COLUMBUS, Ohio — Ohio State senior point guard Aaron Craft plays his final home game as a Buckeye on Sunday, which means that there's been an uptick on the word "legacy" around Columbus in the last week.
Humbled Craft Sees Himself As 'Small Part' of Team
By Tony Gerdeman
Head coach Thad Matta has said in the past that there should be a statue of Craft erected outside of the Schottenstein Center one day, which tells you exactly how Matta feels about his point guard and the legacy that he will soon leave behind.
But how does Craft feel about his own legacy?
"I don't know," he said on Friday.
Photo by Dan Harker
"I've been asked this before and I don't feel comfortable putting myself in close to the same categories as guys that have come before. Even guys like Dave (Lighty) that I've played with, I don't view myself as the same level or type of player that he was.
"You come back and you have Mike (Conley) and Greg (Oden) and Terence Dials and Scoonie Penn who come back and play in the summer, and just to see what they did for the university. I'm just very honored and humbled to continue on with what they've established here and to play a very small part in that."
Craft may be humbled, but his humility borders on delusional. While maybe in the overall picture of Ohio State basketball history, he would be considered "a very small part", because his part is only four years old. That's simple math. But when it comes to Aaron Craft, we're not talking math, we're talking history.
Sometimes a player comes along who leaves a mark that sticks long after he is gone. Craft's last game as a Buckeye won't be the last time his name is mentioned during a broadcast. It won't be the last time a fan sees a diving save attempt and be reminded of Craft's patented face-first effort.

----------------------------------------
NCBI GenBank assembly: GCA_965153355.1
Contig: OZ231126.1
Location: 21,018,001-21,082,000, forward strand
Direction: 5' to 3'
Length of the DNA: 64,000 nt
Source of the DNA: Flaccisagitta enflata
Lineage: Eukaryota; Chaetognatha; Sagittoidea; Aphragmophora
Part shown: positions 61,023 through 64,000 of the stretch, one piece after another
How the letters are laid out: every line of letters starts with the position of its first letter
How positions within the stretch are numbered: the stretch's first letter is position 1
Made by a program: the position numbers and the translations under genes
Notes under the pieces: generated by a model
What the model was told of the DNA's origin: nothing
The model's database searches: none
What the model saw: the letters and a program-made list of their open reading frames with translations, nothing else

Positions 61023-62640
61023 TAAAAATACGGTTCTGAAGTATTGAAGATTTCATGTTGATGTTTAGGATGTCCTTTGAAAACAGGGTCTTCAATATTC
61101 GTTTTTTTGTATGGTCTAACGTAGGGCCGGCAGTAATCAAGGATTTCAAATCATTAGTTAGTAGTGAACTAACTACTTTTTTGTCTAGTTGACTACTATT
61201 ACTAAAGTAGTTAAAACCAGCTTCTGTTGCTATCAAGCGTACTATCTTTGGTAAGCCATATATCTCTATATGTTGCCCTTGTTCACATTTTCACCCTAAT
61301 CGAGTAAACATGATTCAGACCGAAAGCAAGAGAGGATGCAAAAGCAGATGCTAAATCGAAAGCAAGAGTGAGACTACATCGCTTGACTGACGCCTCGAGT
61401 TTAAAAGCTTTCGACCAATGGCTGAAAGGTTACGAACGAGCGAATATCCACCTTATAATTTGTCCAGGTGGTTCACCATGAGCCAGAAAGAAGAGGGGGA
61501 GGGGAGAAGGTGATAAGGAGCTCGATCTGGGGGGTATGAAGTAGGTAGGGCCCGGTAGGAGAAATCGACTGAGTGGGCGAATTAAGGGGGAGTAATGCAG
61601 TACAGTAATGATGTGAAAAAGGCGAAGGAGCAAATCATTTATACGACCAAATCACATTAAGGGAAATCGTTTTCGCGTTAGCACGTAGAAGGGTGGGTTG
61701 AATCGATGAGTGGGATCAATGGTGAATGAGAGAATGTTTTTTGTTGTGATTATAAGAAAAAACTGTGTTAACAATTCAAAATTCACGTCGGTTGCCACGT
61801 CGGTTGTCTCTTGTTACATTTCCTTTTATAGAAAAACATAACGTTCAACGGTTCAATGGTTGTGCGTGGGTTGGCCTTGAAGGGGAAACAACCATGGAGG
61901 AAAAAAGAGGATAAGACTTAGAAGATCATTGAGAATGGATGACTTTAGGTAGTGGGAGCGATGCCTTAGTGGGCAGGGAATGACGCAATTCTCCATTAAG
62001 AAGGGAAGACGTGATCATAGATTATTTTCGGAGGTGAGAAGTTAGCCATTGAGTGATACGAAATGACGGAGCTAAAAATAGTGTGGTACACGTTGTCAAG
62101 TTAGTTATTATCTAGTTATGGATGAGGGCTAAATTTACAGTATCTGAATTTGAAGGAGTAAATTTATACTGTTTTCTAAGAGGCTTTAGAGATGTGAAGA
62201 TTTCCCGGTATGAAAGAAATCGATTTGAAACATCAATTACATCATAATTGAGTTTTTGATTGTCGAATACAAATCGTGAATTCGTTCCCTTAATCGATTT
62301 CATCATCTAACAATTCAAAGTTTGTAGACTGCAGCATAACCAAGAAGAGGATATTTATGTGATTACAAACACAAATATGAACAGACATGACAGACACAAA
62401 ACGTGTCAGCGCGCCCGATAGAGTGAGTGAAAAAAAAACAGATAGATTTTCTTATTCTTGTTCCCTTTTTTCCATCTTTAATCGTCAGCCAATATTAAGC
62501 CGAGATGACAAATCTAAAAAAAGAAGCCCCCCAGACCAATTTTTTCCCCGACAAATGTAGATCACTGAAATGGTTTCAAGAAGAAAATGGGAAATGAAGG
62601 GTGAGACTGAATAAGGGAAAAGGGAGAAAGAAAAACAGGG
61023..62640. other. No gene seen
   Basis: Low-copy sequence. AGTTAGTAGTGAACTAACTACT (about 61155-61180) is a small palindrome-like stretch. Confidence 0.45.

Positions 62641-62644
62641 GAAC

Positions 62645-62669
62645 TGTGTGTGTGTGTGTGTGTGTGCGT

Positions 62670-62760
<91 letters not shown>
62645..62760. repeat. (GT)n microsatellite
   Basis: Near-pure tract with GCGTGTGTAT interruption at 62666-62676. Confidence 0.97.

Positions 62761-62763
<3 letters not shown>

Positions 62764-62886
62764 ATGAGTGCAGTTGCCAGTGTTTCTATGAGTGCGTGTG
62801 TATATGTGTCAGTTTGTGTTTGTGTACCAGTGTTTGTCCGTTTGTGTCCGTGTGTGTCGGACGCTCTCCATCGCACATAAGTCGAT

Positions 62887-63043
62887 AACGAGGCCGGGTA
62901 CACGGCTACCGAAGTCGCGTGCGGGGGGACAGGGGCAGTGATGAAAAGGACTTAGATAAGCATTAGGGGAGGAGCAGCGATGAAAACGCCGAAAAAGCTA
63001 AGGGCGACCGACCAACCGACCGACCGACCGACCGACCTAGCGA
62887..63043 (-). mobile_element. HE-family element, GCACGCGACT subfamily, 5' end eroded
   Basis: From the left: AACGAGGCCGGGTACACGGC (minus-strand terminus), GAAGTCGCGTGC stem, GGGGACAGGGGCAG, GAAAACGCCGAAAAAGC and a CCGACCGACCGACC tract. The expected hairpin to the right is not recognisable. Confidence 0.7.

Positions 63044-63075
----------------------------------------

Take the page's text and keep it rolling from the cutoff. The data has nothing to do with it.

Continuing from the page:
It won't be the last time Thad Matta grabs a player during a timeout and says, 'Do it more like Aaron did it.'
"I've just tried to do my best to enjoy the time that I've had to play," he said of his style of play.
"Ever since I was little it was just trying to find a way to be a small part of the team, and it's continued and it's worked out pretty well."
His energy, his routine feats, his fearless effort, this is his recipe for being a small part of the team, and yet they are the very reason why he is seen as anything but.
If that is being a small part of a team, then every team could stand to be a little smaller.
It says a lot about a player when they are remembered more for the style of their play than their actual plays, but Craft still has plenty of individual moments to be remembered for. Whether that's a game-winner in the NCAA Tournament, or yet another record set at Ohio State or in the Big Ten.
This does not describe a "small part" of any team, let alone a storied program like Ohio State.
Yes, Aaron Craft is just one Buckeye littered among dozens to have had great moments in their time at OSU, but he is everything that a university or fanbase could hope to have when it comes to a student-athlete representing their program.
That's just one of the reasons why Thad Matta thinks Craft deserves a statue. And if that statue ever did come to be, what would Aaron Craft want the inscription to read?
"'Why did they waste their money?'" he laughed.
Doing the little things doesn't make one a "small part" of a team, it makes that person the glue of a team. That is so much of what Craft has done as a Buckeye, and that's what has led to so much of Ohio State's success in his time.
Craft wants to be remembered for the success that the Buckeyes had while he was part of the team, and he will be. But it's the way he played in those wins that people will never forget. That is Aaron Craft's legacy, and it is undeniable.
Even if Craft himself tries to deny it.
"Legacy and all of that stuff, it's not about me, it's about this University and the things that we've been able to do as a team," he said.
"Whether it's putting a year up on the banners in the gym or things like that, that's what's going to be remembered and that's what should be remembered."
Spoken exactly like somebody who should never be forgotten.
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